As a young child, I was told that in my life I would never meet a person who didn’t know something that I didn’t know. That has been, without a doubt, the truth. Listening, reading, observing, thinking and planning are essential in my opinion. Also, I realize the style wines that I have opted for are not for everyone, but I stick with it. Drink what you like and don’t let anyone tell what you should like. The wine drinking experience along with the individuals palate determines the likes and dislikes of each of us.
- Your wine is a higher end wine that has won several awards in recent years. Can you tell us about the awards you have won and what makes your wine so exceptional?
We stated entering wine competitions in 2005. Since then all of our wines have been gold medal winners. To date, we have won eighty gold medals, one for each of my years. Our biggest win was our 2004 Sagebrush Annie’s Cabernet Sauvignon winning the best cab at the San Francisco International Wine Competition. In that competition there were 469 cabs from 21 different countries. I still think about that competition and get a thrill. We have what I consider to be great wine because we have great fruit. The fruit, Bordeaux and Rhone varietals, do extremely well in our climate and soils. In my humble opinion when it comes to making fine wine the fruit represents 75% to 85% of the equation. This is not intended to take anything away from the importance of the winemaker. To use a copied phrase,” The wine is made in the vineyard”.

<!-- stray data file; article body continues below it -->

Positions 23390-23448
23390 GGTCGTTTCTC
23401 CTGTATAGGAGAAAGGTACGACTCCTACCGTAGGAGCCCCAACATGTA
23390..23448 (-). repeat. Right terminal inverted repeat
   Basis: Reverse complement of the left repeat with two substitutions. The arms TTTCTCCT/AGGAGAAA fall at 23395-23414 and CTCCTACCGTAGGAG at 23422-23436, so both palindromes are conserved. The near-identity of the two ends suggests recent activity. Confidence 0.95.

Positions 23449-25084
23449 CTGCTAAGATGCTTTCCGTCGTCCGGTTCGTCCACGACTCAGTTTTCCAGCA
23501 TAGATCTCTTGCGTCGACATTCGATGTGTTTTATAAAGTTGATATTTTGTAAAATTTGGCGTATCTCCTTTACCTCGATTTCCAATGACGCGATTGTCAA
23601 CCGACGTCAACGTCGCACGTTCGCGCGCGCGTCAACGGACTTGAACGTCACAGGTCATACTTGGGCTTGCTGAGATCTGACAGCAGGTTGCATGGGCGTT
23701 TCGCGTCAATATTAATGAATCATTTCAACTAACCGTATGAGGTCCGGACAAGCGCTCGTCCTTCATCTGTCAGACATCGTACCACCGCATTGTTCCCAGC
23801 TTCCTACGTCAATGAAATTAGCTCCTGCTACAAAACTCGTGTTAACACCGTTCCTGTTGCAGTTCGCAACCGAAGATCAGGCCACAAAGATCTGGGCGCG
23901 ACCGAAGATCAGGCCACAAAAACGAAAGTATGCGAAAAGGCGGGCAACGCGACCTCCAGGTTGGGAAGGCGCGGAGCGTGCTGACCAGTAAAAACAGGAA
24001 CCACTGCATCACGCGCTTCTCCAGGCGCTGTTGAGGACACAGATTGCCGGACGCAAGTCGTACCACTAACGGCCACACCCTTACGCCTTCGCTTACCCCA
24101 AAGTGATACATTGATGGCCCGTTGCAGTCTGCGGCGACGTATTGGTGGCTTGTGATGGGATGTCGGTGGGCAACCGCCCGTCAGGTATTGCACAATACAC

- Coming to Sagebrush Annie’s is like being transported onto the pages of Lonesome Dove. Tell us about your property, its facilities and what makes Sagebrush Annie’s such a special place to visit?
Sagebrush Annie’s itself is cowboy gothic. Many places like Sagebrush Annie’s can be found in the Texas Hill Country. Unpretentious, homey and in a great setting, Sagebrush Annie’s relaxes visitors. While being remote, we are a two hour drive to performing art centers in Santa Barbara, San Luis Obispo and Los Angeles. One can drive to those locations without encountering a signal light until the last few miles to your destination.